Lawyers are pushing for reforms that would make extending or buying out a lease cheaper for landlords and other home owners.

The influential Law Commission – an independent body that keeps UK law updated and under review – wants wide ranging reforms of how the value of buying a leasehold is worked out after a request from the government to scrutinise the process.

Around 4 million private homes are leaseholds.

In a report, the commission has put forward three options to change how the value of a leasehold is calculated.

Lobby groups campaigned for a simple formula of 10 x ground rent to set the cost of a leasehold.

But the Law Commission argues this would infringe freeholder rights.

The three options put to the government cover scrapping the marriage value or hope value of leaseholds or just paying one of them.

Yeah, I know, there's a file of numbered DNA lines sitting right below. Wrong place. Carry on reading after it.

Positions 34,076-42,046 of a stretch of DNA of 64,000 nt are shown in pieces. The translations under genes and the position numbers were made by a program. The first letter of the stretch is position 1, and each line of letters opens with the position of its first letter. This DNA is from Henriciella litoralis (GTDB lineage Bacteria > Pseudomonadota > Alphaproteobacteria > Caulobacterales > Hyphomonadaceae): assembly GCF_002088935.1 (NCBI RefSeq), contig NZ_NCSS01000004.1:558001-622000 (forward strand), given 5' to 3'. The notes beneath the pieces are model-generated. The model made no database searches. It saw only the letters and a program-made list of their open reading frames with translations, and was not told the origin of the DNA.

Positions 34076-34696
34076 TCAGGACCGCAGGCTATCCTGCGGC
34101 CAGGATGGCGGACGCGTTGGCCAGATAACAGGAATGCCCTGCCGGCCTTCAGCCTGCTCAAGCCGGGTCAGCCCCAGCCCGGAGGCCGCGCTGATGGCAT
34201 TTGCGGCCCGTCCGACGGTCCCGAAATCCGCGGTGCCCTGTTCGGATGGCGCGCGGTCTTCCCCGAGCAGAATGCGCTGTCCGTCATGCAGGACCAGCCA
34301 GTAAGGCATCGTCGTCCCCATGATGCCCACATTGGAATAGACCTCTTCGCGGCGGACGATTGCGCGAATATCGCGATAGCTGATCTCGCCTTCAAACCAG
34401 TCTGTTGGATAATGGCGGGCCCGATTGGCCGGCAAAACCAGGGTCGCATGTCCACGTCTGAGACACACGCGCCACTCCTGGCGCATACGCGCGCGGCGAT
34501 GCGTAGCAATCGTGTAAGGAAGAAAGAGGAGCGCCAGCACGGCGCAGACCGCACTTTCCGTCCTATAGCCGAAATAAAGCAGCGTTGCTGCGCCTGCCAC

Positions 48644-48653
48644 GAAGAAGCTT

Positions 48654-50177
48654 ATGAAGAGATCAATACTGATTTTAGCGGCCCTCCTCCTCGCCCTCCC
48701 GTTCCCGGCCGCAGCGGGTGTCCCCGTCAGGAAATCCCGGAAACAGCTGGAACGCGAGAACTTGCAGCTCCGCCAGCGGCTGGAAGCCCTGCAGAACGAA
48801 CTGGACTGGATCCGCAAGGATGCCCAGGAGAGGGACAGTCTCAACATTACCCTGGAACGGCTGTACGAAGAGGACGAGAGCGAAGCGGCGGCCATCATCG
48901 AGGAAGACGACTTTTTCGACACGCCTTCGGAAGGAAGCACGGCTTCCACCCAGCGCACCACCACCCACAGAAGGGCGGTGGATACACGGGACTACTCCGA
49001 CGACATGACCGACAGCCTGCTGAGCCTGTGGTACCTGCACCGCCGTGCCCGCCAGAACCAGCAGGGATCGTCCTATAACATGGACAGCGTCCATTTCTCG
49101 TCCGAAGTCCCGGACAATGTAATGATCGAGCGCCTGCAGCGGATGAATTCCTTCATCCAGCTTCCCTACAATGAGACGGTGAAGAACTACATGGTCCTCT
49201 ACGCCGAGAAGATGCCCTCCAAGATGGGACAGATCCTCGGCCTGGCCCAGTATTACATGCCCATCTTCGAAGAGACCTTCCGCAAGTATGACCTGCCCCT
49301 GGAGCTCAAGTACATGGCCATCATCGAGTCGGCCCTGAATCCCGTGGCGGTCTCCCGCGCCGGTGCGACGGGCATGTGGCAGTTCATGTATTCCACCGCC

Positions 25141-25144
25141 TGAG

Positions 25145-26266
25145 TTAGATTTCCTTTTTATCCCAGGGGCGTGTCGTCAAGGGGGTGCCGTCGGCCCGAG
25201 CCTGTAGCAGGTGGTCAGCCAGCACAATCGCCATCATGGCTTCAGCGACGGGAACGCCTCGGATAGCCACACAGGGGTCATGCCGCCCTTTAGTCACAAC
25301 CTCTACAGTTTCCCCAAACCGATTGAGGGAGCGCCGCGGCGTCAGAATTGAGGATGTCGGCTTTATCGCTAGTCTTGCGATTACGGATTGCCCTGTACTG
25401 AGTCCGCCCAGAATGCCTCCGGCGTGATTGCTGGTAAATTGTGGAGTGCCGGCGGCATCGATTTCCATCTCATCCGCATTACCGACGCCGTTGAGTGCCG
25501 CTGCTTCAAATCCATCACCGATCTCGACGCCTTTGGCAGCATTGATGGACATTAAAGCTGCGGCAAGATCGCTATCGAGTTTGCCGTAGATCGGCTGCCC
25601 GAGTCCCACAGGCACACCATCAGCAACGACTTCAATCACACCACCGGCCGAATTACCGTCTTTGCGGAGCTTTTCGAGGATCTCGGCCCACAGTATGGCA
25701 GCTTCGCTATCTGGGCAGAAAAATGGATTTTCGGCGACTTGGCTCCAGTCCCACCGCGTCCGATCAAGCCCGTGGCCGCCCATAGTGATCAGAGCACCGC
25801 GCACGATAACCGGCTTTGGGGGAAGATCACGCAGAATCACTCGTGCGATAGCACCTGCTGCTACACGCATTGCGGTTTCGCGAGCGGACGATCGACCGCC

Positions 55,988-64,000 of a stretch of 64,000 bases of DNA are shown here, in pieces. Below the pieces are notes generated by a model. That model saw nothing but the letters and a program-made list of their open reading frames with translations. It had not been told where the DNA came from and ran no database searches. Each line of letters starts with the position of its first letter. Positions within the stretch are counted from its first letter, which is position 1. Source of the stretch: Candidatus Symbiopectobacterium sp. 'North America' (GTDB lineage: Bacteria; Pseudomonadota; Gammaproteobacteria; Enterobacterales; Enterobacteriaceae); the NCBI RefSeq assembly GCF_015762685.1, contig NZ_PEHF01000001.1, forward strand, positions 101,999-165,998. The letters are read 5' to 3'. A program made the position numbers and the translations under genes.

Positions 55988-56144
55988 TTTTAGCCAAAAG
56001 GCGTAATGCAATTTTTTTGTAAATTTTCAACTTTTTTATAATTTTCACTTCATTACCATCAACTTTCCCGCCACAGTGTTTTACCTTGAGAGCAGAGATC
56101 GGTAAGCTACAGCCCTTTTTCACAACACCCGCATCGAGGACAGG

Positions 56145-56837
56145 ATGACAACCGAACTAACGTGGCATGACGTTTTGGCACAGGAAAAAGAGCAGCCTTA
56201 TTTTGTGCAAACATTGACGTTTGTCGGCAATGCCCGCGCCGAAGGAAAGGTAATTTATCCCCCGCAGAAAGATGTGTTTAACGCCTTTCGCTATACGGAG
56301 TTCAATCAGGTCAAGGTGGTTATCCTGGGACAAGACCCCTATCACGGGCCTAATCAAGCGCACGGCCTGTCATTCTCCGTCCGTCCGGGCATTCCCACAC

The marriage value is the increase in the value of the property following the completion of the lease extension, reflecting the additional market value of the longer lease

The hope value is potential benefits leaseholders will gain when they buy the freehold from their freeholder.

Property law commissioner Professor Nick Hopkins said: “We were asked to provide options for reform that save leaseholders money when buying their freehold or extending their lease, while ensuring that sufficient compensation is paid to landlords. This is what we’ve done. We are ready to help the government in implementing whichever options for reform they choose.”

Meanwhile Housing Secretary Robert Jenrick is in no hurry to change leasehold law.

“We have already committed to addressing the abuses of leasehold seen in recent years, by reducing ground rents to a peppercorn level and limiting new leasehold to apartments, save in the most exceptional circumstances. The Competition and Markets Authority is examining the alleged mis-selling of leasehold properties and I will also await their findings with interest,” he said.